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January 14, 2020 9:15 AM, EST

State DOT Representatives Share Tips for Stretching Dollars

Verne SkagerbergVerne Skagerberg by Eleanor Lamb/Transport Topics

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WASHINGTON — State department of transportation officials shared the creative ways they’ve completed projects with tight budgets at the Transportation Research Board’s annual meeting Jan. 13.

Verne Skagerberg, planning chief for the Alaska Department of Transportation and Public Facilities’ Southcoast Region, said the state’s short construction season and frozen ground and rivers present challenges to building and repair efforts.

The majority of Alaska is served by airports rather than highways. Alaska DOT&PF owns 237 rural airports. Skagerberg said the state has about 1,100 miles of interstate. Some 82% of the communities are not connected by road. Raw materials frequently have to be transported by barge. In the fishing community of Naknek, children’s school bus is a Cessna aircraft.

One technique Alaska DOT&PF has relied on is obtaining waivers to mobilize projects early. Skagerberg said the department used this method for rehabilitating the pavement on the main runway at the King Salmon Airport. King Salmon is located at the base of the Alaska Peninsula, which extends outward and includes the chain of Aleutian Islands.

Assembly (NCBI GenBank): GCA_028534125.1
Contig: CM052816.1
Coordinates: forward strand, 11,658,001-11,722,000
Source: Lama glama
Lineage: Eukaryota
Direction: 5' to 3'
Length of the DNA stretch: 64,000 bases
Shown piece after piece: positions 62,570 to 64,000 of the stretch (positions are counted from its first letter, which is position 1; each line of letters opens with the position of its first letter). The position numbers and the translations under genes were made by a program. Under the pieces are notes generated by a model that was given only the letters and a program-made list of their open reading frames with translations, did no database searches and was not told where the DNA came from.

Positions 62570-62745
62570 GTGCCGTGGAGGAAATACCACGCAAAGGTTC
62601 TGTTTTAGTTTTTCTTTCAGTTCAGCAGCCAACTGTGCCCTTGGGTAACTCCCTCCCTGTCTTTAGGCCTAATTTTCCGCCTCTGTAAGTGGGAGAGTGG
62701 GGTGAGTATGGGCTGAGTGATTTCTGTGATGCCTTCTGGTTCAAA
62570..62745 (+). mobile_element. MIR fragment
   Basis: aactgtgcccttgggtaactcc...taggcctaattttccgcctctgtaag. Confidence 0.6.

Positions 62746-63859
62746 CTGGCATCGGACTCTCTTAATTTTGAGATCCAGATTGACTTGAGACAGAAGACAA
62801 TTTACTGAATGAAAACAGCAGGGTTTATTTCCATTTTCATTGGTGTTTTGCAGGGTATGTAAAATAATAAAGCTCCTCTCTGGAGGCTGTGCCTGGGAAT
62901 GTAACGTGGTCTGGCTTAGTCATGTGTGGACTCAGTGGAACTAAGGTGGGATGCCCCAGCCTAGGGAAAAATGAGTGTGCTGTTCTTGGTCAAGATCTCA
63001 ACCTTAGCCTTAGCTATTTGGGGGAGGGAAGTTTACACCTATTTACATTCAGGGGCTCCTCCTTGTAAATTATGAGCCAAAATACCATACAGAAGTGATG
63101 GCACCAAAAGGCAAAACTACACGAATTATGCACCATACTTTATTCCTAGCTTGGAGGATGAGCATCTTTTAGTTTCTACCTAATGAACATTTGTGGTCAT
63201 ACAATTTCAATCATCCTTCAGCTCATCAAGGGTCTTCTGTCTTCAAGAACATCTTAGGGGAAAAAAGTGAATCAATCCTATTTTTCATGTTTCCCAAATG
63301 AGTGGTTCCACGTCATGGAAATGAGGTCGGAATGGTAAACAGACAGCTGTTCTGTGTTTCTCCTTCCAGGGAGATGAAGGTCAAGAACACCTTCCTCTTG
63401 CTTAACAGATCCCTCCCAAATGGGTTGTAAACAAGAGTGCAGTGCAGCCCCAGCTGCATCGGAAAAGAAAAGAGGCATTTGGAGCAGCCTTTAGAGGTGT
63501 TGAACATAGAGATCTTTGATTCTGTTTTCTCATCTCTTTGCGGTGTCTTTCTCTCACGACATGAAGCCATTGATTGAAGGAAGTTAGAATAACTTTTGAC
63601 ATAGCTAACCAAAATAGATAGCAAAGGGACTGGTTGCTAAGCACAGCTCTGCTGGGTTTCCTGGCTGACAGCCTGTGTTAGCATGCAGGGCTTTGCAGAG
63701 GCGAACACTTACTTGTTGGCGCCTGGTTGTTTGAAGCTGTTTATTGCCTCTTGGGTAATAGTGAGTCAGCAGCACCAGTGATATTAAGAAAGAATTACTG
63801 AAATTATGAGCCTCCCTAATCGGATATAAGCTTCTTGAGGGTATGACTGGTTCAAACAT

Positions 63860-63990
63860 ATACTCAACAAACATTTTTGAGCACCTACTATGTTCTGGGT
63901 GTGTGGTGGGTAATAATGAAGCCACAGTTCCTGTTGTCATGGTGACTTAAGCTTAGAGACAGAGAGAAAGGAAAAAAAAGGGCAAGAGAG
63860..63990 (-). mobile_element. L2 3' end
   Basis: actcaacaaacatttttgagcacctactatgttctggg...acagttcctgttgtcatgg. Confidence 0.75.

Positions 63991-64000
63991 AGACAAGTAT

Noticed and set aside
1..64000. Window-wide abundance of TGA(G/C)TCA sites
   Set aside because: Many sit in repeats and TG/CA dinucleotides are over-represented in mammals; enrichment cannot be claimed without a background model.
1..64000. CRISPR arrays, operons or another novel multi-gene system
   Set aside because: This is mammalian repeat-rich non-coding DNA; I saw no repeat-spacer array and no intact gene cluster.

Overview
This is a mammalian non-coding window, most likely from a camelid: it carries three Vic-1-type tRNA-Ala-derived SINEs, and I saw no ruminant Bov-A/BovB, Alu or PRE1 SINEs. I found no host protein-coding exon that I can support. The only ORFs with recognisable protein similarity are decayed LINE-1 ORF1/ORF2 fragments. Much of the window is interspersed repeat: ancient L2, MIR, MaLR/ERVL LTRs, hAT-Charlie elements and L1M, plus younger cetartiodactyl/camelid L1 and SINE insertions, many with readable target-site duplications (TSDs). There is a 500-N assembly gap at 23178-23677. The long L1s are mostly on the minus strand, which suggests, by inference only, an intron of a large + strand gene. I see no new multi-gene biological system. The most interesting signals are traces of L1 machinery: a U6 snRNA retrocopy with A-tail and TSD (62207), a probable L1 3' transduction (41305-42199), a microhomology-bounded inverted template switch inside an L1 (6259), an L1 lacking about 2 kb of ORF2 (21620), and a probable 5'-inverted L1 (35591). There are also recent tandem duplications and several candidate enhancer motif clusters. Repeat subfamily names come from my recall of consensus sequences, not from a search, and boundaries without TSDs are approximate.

“It doesn’t stop raining in the Aleutians very often. It makes it harder to pave; it makes it harder to get projects done,” Skagerberg said. “If you couple a short season with a season that’s got a lot of rain in it, we need to make the most of it.”

The DOT&PF team also worked at off times. Construction workers labored overnight to rehabilitate the runway at the airport in Sitka, which is in southeast Alaska. Skagerberg said the effort was possible because the “southeast god of rain deluge took a break.”

Thomas Mahoney

Thomas Mahoney by Eleanor Lamb/Transport Topics

Thomas Mahoney, director of airport engineering for the Massachusetts Department of Transportation’s Aeronautics Division, said creative funding alternatives include installing solar farms and selling advertising space on airport fences. Mahoney said federal funding is pretty constant, but state funding is “all over the place.”

“It’s a programming challenge for us,” Mahoney said. “One year it’s high, one year it’s low, so we try to work with what we have.”

Kari Campbell

Kari Campbell by Eleanor Lamb/Transport Topics

The Texas Department of Transportation’s Aviation Division found success in clustering projects for completion. Kari Campbell, director of grant management and administration for TxDOT’s Aviation Division, explained that the department introduced a pilot program to provide routine pavement maintenance to groups of airports across the state. Airports were grouped by size, pavement strength and region.

TxDOT designed four groupings. Campbell said the agency has experienced 40% savings in design fees.

“Our money isn’t stretching like it used to,” Campbell said. “Our federal and state funding has been pretty much static since 2000. We have to find creative ways to stretch our money.”

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